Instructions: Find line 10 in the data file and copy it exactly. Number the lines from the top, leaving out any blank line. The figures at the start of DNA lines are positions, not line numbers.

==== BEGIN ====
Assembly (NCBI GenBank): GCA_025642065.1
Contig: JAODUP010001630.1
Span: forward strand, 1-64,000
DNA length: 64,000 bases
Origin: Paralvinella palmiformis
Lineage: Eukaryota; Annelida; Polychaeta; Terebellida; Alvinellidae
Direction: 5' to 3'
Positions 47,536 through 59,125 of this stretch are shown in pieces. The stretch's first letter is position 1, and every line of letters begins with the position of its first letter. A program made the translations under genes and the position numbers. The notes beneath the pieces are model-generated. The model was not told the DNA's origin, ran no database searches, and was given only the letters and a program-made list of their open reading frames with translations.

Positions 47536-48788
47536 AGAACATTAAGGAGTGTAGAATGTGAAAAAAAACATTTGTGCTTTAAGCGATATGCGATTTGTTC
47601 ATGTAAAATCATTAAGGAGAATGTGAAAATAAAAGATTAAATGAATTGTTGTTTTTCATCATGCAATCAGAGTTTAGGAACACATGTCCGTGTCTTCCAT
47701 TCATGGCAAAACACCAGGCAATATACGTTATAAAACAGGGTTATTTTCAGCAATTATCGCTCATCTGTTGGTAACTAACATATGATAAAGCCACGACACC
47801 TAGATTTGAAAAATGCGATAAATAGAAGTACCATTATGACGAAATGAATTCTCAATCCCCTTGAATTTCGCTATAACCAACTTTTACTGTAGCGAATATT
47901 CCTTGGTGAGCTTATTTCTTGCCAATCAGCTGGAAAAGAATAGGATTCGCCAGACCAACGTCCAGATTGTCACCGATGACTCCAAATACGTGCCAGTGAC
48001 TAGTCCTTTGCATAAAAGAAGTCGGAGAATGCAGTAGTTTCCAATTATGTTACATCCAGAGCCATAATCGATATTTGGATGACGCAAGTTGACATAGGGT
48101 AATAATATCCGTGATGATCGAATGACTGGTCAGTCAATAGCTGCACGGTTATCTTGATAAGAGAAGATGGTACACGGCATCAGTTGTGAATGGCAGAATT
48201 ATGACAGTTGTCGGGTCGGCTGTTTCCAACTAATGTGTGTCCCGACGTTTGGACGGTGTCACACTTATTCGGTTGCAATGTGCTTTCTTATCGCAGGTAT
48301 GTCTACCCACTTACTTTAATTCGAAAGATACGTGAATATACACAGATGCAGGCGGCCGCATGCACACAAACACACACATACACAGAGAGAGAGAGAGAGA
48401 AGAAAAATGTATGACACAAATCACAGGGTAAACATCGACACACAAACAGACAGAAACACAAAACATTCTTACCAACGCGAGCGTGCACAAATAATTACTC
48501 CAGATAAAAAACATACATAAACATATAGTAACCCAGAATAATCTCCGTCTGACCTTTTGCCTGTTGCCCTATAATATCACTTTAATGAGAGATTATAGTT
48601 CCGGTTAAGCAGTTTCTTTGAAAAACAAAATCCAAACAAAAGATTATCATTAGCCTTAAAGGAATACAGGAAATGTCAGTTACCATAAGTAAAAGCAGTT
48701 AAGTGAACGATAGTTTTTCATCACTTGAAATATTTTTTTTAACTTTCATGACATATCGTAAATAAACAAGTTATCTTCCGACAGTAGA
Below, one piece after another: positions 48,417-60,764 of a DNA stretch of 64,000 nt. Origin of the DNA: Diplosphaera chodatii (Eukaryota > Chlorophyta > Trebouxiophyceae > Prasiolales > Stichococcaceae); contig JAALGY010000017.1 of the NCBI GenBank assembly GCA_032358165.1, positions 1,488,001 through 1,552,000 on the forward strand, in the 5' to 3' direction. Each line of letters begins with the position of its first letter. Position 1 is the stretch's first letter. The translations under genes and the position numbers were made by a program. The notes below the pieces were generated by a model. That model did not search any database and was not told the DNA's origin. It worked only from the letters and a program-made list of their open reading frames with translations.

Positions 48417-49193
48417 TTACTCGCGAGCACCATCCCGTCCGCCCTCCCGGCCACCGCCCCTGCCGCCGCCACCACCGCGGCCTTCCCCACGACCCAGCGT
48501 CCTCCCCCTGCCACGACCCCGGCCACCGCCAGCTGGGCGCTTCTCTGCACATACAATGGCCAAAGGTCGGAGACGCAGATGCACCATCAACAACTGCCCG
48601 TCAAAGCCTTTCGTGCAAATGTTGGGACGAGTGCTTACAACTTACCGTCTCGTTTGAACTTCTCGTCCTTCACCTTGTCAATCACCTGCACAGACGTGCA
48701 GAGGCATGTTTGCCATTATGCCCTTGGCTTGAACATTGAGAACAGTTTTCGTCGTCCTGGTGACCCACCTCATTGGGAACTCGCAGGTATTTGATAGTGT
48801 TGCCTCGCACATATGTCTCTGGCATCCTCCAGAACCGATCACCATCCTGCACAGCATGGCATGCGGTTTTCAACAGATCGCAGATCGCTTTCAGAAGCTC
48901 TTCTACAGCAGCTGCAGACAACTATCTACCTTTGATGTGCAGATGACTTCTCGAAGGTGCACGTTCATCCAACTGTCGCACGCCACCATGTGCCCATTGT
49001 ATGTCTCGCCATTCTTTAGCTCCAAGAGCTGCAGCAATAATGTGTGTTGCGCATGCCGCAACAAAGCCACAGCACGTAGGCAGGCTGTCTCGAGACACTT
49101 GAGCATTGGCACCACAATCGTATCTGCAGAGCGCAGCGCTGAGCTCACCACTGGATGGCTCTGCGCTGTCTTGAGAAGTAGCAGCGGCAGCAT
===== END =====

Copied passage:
47536 AGAACATTAAGGAGTGTAGAATGTGAAAAAAAACATTTGTGCTTTAAGCGATATGCGATTTGTTC